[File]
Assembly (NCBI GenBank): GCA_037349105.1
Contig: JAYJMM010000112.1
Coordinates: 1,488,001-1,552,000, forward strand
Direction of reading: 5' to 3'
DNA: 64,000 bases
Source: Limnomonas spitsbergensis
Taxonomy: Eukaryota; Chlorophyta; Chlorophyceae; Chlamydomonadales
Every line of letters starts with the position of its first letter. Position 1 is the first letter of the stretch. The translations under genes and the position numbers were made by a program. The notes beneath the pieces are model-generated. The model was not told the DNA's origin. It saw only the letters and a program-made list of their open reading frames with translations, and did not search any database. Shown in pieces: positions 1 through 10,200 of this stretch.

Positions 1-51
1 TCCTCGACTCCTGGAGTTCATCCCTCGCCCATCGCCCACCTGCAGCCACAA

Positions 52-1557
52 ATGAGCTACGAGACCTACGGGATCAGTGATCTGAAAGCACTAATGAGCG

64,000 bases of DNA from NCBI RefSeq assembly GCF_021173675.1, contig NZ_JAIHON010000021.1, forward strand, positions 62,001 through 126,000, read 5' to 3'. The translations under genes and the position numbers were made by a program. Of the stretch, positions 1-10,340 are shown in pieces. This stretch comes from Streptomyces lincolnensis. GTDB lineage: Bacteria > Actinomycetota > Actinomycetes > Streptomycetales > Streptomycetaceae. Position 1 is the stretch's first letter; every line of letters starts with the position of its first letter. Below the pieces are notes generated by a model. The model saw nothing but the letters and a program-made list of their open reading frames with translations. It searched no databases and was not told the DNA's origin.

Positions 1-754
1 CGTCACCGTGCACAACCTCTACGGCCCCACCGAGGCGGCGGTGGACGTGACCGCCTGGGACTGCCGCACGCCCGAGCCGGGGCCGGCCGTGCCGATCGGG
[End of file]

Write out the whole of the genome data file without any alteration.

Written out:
Assembly (NCBI GenBank): GCA_037349105.1
Contig: JAYJMM010000112.1
Coordinates: 1,488,001-1,552,000, forward strand
Direction of reading: 5' to 3'
DNA: 64,000 bases
Source: Limnomonas spitsbergensis
Taxonomy: Eukaryota; Chlorophyta; Chlorophyceae; Chlamydomonadales
Every line of letters starts with the position of its first letter. Position 1 is the first letter of the stretch. The translations under genes and the position numbers were made by a program. The notes beneath the pieces are model-generated. The model was not told the DNA's origin. It saw only the letters and a program-made list of their open reading frames with translations, and did not search any database. Shown in pieces: positions 1 through 10,200 of this stretch.

Positions 1-51
1 TCCTCGACTCCTGGAGTTCATCCCTCGCCCATCGCCCACCTGCAGCCACAA

Positions 52-1557
52 ATGAGCTACGAGACCTACGGGATCAGTGATCTGAAAGCACTAATGAGCG

64,000 bases of DNA from NCBI RefSeq assembly GCF_021173675.1, contig NZ_JAIHON010000021.1, forward strand, positions 62,001 through 126,000, read 5' to 3'. The translations under genes and the position numbers were made by a program. Of the stretch, positions 1-10,340 are shown in pieces. This stretch comes from Streptomyces lincolnensis. GTDB lineage: Bacteria > Actinomycetota > Actinomycetes > Streptomycetales > Streptomycetaceae. Position 1 is the stretch's first letter; every line of letters starts with the position of its first letter. Below the pieces are notes generated by a model. The model saw nothing but the letters and a program-made list of their open reading frames with translations. It searched no databases and was not told the DNA's origin.

Positions 1-754
1 CGTCACCGTGCACAACCTCTACGGCCCCACCGAGGCGGCGGTGGACGTGACCGCCTGGGACTGCCGCACGCCCGAGCCGGGGCCGGCCGTGCCGATCGGG